Bishop Barron: Surrogacy Results in ‘Commercialization of Women and Children’

Speaking on behalf of the U.S. bishops, Bishop Robert Barron condemned the practice of surrogacy, joining Pope Francis in doing so.

Bishop Robert Barron
Bishop Robert Barron (photo: Archdiocese of Los Angeles)

Speaking on behalf of the U.S. bishops, Bishop Robert Barron condemned the practice of surrogacy, joining Pope Francis in calling it a “grave injustice” that results in the “commercialization of women and children.”

Bishop Barron, who is the head of the Diocese of Winona-Rochester, Minnesota, and chairman of the U.S. bishops’ Committee on Laity, Marriage, Family, and Youth, issued his statement on Jan. 10. His statement follows the Pope’s speech Jan. 8 to the ambassadors to the Vatican in which he called for a global ban on surrogacy, calling it a “grave violation of the dignity of the woman and the child.” 

“The desire to utilize surrogacy might feel like the desire to form a family naturally, but no matter how well-intentioned, surrogacy always does grave injustice to the child, any discarded embryos (who are our fellow human beings), the commodified birth mother, and the loving union of the spouses,” Bishop Barron said.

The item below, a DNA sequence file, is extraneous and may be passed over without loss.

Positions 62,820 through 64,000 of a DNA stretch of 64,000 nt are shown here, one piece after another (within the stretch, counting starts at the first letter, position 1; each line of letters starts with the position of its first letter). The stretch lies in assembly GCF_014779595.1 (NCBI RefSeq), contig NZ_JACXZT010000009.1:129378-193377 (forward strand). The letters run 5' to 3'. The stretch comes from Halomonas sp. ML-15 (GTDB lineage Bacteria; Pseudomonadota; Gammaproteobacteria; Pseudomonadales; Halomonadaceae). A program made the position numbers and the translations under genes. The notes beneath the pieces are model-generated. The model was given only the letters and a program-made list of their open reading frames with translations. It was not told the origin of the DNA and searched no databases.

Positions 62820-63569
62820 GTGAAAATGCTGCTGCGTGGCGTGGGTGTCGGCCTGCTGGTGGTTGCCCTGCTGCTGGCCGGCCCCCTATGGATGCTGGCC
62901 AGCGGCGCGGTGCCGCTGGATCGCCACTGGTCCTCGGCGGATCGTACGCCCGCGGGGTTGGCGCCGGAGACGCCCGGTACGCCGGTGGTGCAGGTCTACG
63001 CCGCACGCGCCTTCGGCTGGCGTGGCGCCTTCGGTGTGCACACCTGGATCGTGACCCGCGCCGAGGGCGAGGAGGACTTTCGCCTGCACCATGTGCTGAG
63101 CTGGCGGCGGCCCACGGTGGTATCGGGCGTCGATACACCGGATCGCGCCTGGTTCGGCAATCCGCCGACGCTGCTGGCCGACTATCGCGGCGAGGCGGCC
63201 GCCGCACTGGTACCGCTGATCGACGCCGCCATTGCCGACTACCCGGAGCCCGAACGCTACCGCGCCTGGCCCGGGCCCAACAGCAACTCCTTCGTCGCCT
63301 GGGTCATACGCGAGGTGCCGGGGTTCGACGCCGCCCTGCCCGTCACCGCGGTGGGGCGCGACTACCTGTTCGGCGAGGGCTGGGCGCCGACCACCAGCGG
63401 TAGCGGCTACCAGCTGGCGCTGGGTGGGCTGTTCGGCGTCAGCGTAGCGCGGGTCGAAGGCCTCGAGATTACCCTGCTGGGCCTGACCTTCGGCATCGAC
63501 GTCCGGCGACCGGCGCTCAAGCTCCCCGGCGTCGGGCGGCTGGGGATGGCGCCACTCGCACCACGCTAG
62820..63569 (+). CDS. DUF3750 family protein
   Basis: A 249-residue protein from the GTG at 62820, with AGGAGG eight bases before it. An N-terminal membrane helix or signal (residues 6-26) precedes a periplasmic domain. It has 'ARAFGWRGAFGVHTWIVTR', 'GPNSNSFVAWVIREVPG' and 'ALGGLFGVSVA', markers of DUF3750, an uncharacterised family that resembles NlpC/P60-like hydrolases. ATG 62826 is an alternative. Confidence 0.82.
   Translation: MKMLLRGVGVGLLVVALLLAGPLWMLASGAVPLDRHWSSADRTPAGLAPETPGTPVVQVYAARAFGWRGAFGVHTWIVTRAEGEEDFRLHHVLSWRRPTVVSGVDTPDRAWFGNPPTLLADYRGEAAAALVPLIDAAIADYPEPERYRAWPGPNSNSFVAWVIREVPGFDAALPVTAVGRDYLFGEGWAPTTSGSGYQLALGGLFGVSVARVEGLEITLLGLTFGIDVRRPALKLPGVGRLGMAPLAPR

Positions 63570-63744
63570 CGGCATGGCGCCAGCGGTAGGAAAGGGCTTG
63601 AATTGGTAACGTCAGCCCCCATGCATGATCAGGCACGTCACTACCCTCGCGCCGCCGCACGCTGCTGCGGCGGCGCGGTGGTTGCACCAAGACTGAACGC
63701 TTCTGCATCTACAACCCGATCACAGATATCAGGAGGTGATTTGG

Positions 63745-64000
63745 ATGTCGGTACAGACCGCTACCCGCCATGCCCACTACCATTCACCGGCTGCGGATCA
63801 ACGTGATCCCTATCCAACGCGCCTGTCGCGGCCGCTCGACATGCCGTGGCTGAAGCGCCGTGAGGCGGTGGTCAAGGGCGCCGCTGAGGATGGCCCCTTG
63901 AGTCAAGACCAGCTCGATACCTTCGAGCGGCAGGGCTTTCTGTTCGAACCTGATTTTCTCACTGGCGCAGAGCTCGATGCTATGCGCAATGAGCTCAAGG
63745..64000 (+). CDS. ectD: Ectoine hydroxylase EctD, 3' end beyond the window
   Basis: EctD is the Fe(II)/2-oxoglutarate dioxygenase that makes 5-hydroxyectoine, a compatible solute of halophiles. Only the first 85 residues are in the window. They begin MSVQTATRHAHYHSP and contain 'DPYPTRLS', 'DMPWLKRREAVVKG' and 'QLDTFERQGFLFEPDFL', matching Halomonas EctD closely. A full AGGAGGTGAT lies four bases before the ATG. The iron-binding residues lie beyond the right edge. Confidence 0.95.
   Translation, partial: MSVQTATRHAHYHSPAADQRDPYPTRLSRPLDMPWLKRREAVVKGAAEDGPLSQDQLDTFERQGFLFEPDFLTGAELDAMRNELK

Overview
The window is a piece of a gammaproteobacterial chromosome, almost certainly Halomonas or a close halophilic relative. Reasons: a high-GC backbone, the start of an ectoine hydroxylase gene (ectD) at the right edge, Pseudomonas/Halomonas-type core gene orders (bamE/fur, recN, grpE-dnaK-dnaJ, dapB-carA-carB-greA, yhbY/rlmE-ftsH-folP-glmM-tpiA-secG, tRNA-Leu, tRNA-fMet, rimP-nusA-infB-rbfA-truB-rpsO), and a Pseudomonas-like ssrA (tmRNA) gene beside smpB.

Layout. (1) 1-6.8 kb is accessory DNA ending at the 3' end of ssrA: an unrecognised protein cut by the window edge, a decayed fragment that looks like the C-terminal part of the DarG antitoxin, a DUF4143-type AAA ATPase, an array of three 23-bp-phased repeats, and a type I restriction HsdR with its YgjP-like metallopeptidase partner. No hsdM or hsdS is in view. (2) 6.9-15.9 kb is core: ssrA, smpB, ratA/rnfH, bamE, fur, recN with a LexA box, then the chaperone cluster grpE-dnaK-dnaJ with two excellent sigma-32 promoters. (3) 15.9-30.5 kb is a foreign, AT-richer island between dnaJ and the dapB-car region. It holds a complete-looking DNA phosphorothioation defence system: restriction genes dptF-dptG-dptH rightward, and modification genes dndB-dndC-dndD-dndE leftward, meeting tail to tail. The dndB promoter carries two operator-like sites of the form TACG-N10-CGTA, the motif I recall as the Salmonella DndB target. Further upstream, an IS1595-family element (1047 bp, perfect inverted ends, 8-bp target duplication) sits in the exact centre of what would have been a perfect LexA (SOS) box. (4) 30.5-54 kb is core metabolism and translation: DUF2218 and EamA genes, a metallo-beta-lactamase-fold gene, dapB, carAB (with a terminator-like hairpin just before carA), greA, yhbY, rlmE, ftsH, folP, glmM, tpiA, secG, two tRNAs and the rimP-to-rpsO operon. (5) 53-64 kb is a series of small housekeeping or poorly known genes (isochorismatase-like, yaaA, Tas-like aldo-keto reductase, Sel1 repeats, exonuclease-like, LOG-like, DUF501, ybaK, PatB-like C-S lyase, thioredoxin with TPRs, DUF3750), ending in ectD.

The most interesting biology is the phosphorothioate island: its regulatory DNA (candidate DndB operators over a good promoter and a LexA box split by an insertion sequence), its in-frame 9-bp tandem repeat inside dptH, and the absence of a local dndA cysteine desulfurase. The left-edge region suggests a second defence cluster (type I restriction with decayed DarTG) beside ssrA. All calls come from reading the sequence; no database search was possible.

“Surrogacy represents the commodification and instrumentalization of a woman’s body, treating her as a ‘carrier’ rather than a human person,” he went on, adding that “just as troubling is the fact that the child is reduced to terms of buying and selling as an object of human trafficking.”

Surrogacy is legal in most states, and according to Fortune, the surrogacy industry is “booming,” worth more than $14 billion in the U.S. in 2022. Surrogate mothers who agree to carry other individuals’ babies are typically paid between $50,000 to $60,000 to do so, according to the group SENSIBLE Surrogacy.

Bishop Barron echoed the Pope’s words, saying that “a child is a gift and as such can ‘never [be] the basis of a commercial contract.’” 

“It might be the case that couples earnestly want to have children without resorting to surrogacy, but painful and even life-threatening medical obstacles make childbirth hazardous or impossible,” he granted.

“The Church teaches that married couples are not obliged to actually have children, but to be open to any life that might be the fruit of their union.”

The Church, he went on, has a “responsibility to accompany these couples [struggling with infertility] in their suffering.”

Nevertheless, he said that the “commercialization of women and children in surrogacy is underlined by the belief that there is a right to have a child. The child becomes an object for the fulfillment of one’s desires instead of a person to be cherished.”

“In this way,” he went on, “the genuine right of the child to be conceived through the love of his or her parents is overlooked in favor of ‘the right to have a child by any means necessary.’”

Bishop Barron said: “We must avoid this way of thinking and answer the call to respect human life, beginning with the unborn child.”

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